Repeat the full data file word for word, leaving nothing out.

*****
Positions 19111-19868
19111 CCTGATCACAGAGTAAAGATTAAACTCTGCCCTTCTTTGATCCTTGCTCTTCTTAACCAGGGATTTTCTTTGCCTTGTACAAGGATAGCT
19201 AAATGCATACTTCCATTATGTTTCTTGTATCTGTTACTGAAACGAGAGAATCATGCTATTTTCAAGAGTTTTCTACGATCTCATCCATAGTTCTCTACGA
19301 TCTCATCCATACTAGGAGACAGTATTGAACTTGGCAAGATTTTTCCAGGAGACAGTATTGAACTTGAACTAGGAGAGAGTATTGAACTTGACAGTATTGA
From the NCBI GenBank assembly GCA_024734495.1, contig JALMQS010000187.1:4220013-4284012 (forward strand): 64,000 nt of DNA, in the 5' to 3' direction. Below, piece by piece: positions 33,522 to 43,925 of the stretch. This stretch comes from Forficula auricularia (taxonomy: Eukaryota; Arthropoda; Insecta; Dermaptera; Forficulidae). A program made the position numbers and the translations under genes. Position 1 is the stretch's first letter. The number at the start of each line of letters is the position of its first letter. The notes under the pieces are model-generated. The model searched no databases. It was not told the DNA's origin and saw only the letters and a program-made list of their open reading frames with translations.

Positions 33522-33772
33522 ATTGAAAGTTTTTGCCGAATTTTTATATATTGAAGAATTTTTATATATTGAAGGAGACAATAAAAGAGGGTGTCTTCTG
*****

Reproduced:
Positions 19111-19868
19111 CCTGATCACAGAGTAAAGATTAAACTCTGCCCTTCTTTGATCCTTGCTCTTCTTAACCAGGGATTTTCTTTGCCTTGTACAAGGATAGCT
19201 AAATGCATACTTCCATTATGTTTCTTGTATCTGTTACTGAAACGAGAGAATCATGCTATTTTCAAGAGTTTTCTACGATCTCATCCATAGTTCTCTACGA
19301 TCTCATCCATACTAGGAGACAGTATTGAACTTGGCAAGATTTTTCCAGGAGACAGTATTGAACTTGAACTAGGAGAGAGTATTGAACTTGACAGTATTGA
From the NCBI GenBank assembly GCA_024734495.1, contig JALMQS010000187.1:4220013-4284012 (forward strand): 64,000 nt of DNA, in the 5' to 3' direction. Below, piece by piece: positions 33,522 to 43,925 of the stretch. This stretch comes from Forficula auricularia (taxonomy: Eukaryota; Arthropoda; Insecta; Dermaptera; Forficulidae). A program made the position numbers and the translations under genes. Position 1 is the stretch's first letter. The number at the start of each line of letters is the position of its first letter. The notes under the pieces are model-generated. The model searched no databases. It was not told the DNA's origin and saw only the letters and a program-made list of their open reading frames with translations.

Positions 33522-33772
33522 ATTGAAAGTTTTTGCCGAATTTTTATATATTGAAGAATTTTTATATATTGAAGGAGACAATAAAAGAGGGTGTCTTCTG